This Is What We Talk About When We Talk About Jezebel's New Discussion System

Okay, folks: It's day two of Kinja, our new discussion platform. Your complaints have all been heard — no, I am not full of shit. I am full of self-serve frozen yogurt and Lean Cuisines (okay, I'm full of a different kind of shit).

First:

Do not respond to trolls. Do not respond to trolls. Do not respond to trolls. Do not respond to trolls. Do not respond to trolls. Do not respond to trolls. Do not respond to trolls. Do not respond to trolls. Do not respond to trolls. Do not respond to trolls. Do not respond to trolls. Do not respond to trolls. Do not respond to trolls. Do not respond to trolls. Do not respond to trolls. Do not respond to trolls. Do not respond to trolls. Do not respond to trolls.

So here we are; I know many of you are, ahem, displeased. But I want to move forward a little bit and start working with what we've got.

And here's why I like what we've got: I am reading really good discussions. Pretty much from the moment I open a post, there are good comments. I don't have to go looking for diamonds in the rough (for lack of a better metaphor). I definitely hear everyone when you talk about the ease (and fun) of scrolling through comments in the old system. But most readers are not commenters (not yet, anyhow!), and for as many non-commenters who still read comments, the average reader is not going to scroll through 100+ comments, even if the best discussion ever is in there somewhere.

Now it's time for some real talk.

We have an extremely intelligent and active commentariat — but for newbies, it can be intimidating. Be honest: How many of you were too intimidated to wade into comments before you finally did? (Answer: A LOT. I've seen tons of comments saying as much. Christ, I was scared to jump in when I first started and I work here.) That hesitation and/or fear is not necessarily because things were crazy — though, c'mon, at times they certainly could be — usually it's because the comment section was straight-up overwhelming.

Under the new system, we hope, there's a better chance that lurking readers will click through a couple of comments and see discussions first and foremost, and that might make things a little less daunting — and, in turn, those lurkers will lurk no more. And even if that doesn't happen, at the very least they're maybe reading comments more than they were before. These are good things. Even if you're fuming mad and frustrated with all the changes, take a moment to think of good things like this (and/or kittens, butterflies, and deaf people who hear a voice for the first time).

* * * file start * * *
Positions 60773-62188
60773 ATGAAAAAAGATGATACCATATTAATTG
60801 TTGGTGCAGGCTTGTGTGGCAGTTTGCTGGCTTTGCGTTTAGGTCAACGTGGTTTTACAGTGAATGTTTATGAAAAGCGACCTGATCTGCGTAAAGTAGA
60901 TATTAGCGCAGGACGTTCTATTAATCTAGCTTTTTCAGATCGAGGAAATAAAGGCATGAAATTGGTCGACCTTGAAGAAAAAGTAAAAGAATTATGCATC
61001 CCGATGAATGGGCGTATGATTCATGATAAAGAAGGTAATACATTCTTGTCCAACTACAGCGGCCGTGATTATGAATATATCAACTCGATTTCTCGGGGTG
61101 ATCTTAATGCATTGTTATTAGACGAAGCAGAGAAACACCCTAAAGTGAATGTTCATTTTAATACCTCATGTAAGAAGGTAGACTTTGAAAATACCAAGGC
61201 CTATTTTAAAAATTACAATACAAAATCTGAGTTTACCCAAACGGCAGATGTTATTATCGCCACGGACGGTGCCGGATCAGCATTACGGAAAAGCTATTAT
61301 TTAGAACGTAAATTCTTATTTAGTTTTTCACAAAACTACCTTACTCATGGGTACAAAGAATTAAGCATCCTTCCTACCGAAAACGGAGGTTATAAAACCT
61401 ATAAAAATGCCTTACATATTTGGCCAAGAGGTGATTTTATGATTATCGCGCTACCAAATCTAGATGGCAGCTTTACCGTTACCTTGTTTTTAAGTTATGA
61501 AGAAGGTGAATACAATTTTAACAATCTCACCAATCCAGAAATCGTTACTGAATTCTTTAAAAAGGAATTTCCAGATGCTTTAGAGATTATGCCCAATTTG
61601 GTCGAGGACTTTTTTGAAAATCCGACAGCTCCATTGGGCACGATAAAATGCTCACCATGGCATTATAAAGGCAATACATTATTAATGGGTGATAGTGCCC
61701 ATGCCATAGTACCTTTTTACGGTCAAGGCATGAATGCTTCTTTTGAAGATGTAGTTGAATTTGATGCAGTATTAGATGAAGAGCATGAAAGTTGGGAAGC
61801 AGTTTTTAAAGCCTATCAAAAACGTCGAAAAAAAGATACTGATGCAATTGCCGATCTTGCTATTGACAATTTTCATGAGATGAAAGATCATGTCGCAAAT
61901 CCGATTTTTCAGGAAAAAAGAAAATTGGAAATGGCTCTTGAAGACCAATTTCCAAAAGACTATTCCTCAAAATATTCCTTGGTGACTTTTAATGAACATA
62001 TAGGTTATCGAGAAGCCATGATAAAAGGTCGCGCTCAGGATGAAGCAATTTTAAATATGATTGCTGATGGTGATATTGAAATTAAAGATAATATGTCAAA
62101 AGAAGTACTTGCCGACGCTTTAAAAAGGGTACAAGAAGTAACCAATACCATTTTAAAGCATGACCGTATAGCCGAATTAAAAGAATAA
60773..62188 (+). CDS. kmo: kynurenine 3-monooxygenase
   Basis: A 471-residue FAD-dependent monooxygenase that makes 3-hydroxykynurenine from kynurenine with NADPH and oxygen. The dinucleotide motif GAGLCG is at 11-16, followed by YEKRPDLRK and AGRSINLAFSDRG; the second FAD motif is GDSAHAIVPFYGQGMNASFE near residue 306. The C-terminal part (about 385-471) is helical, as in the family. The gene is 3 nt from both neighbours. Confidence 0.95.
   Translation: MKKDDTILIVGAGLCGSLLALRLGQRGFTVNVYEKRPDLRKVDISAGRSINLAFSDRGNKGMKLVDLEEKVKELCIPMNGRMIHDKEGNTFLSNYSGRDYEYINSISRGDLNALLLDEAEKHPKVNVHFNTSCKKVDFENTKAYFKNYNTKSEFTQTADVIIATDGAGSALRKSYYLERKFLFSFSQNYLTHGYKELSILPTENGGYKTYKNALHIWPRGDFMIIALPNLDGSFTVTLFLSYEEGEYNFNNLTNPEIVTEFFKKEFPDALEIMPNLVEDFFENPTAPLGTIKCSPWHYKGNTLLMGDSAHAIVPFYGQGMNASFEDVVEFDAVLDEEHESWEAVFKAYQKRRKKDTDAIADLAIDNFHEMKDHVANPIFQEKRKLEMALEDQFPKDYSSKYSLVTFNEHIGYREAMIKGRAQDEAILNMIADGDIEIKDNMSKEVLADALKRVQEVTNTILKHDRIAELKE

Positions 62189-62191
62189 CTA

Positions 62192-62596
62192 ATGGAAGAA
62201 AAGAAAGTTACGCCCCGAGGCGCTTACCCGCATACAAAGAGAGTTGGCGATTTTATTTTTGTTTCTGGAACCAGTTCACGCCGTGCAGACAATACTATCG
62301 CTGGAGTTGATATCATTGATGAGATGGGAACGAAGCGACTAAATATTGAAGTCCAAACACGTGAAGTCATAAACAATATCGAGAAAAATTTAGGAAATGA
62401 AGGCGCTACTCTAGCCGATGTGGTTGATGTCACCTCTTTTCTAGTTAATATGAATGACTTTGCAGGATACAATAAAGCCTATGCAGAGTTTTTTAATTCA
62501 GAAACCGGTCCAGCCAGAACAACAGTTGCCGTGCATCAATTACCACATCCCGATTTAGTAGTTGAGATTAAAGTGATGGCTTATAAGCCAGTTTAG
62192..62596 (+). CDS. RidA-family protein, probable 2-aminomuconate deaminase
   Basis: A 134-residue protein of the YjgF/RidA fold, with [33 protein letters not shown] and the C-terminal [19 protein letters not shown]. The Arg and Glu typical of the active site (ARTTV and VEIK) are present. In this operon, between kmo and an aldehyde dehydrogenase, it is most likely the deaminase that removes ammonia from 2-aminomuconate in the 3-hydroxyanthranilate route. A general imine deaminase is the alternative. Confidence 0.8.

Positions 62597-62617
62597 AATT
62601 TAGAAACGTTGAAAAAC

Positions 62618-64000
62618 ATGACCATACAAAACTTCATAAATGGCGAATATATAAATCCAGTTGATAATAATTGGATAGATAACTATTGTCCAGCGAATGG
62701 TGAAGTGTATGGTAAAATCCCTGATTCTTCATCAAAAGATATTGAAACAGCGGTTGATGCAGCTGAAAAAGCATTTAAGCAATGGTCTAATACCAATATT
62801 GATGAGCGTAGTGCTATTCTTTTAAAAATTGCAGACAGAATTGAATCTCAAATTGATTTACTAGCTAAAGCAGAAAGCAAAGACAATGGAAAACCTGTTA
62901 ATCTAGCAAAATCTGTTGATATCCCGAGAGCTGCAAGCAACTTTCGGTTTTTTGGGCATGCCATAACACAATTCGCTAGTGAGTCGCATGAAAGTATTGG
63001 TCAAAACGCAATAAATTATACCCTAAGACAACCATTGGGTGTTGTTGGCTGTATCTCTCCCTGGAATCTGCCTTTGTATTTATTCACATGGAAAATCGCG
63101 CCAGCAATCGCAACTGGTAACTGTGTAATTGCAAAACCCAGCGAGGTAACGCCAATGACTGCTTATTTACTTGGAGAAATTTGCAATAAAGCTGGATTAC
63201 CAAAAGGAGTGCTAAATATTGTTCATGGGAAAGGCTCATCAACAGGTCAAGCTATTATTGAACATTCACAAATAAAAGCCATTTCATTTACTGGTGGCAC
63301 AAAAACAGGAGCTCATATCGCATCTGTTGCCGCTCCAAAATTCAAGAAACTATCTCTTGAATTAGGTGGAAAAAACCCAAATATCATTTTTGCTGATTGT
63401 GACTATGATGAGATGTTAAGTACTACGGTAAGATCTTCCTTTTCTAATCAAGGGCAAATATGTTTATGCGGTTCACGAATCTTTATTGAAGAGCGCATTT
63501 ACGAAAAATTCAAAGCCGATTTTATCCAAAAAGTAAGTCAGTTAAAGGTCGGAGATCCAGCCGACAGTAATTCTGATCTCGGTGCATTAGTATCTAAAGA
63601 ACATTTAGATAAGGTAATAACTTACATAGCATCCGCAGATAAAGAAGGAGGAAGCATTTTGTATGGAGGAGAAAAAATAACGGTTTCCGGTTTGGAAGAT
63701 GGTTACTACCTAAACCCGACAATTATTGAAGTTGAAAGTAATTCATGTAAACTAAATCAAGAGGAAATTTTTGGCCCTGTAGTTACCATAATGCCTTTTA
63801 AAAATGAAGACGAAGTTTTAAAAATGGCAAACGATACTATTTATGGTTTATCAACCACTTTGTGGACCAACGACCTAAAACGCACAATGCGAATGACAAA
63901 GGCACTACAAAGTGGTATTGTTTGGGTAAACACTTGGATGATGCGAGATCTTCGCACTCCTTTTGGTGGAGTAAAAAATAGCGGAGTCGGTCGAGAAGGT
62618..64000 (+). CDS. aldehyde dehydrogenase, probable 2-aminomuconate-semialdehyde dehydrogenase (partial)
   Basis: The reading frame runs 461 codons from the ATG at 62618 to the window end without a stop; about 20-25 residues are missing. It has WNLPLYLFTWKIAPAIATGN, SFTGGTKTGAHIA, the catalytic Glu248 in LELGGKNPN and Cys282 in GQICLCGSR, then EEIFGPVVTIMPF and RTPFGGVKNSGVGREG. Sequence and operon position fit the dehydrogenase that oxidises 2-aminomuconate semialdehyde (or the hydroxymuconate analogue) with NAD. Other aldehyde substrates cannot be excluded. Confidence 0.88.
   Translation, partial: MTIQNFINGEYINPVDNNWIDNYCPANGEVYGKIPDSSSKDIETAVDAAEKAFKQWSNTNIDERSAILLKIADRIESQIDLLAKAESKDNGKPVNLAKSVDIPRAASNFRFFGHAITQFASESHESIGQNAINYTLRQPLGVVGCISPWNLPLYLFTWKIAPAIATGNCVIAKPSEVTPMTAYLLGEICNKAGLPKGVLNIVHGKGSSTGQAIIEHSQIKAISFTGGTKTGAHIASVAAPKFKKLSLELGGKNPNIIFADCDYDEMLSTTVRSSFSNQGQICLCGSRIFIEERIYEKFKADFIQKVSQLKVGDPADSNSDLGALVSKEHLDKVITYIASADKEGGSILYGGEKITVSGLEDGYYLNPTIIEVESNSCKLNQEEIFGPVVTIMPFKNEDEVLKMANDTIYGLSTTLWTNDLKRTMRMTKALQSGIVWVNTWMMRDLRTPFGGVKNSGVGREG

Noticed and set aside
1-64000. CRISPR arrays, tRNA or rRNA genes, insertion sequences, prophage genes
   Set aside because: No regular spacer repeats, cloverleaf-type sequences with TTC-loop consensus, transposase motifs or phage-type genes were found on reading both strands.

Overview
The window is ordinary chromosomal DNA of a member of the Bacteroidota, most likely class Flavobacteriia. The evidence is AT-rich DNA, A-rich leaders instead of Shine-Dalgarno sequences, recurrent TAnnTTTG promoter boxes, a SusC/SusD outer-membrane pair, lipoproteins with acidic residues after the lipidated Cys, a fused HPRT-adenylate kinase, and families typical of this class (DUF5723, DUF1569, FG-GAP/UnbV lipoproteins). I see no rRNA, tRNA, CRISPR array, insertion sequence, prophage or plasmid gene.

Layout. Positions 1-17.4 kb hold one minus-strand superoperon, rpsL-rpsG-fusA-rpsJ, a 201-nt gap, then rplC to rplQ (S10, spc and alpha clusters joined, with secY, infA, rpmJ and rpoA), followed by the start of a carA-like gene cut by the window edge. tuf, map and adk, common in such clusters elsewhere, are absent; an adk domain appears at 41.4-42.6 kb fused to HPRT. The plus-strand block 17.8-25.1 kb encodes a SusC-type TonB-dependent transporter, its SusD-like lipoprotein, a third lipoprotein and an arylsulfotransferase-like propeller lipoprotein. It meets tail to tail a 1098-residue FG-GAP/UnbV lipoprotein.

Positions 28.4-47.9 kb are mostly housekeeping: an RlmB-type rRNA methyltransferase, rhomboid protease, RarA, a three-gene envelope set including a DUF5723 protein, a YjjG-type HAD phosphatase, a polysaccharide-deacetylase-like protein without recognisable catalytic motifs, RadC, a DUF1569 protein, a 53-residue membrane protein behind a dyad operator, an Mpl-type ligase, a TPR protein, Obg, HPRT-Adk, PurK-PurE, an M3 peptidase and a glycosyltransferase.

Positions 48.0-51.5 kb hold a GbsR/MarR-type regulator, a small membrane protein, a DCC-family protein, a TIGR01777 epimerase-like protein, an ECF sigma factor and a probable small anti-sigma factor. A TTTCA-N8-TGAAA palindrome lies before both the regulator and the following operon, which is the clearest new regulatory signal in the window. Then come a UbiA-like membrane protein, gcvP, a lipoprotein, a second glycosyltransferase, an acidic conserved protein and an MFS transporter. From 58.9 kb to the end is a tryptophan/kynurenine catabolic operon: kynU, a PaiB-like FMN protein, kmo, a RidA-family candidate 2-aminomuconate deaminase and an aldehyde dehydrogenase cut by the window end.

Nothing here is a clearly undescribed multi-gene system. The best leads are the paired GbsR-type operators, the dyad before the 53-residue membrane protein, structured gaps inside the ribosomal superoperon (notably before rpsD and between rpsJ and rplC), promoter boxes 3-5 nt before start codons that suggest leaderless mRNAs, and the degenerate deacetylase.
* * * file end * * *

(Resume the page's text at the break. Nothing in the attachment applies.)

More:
Now, the bad:

Aside from the myriad complaints that we've heard about the design etc., a major issue that we can start tackling right now is the influx of trolls. I know. I know. It's a major drawback, yes, and it's not like we aren't noticing what's going on; we just have to figure out what to do about it. But there is one immediate strategy that every commenter should tattoo onto their brain.

I realize that when someone posts an awful comment, it can be hard to bite your tongue (er, fingers?). But doing so ensures that their comment will appear higher in the comment list than it would if it were to be ignored altogether. By replying, you turned a one-off dickweed comment into a "discussion," and when Kinja organizes all the comments on a post, it will always put discussions before one-off comments.

So do not respond to trolls. Do not respond to trolls. Do not respond to trolls. Do not respond to trolls. Do not respond to trolls. Do not respond to trolls. Do not respond to trolls. Do not respond to trolls. Do not respond to trolls. Do not respond to trolls. Do not respond to trolls. Do not respond to trolls. Do not respond to trolls. Do not respond to trolls. Do not respond to trolls. Do not respond to trolls. Do not respond to trolls. Do not respond to trolls.

Also: Do not respond to trolls. And if they respond on a thread you started, you have the ability to dismiss them.

Also also: Your commenting histories will eventually be restored.


Image by Linn Currie/Shutterstock.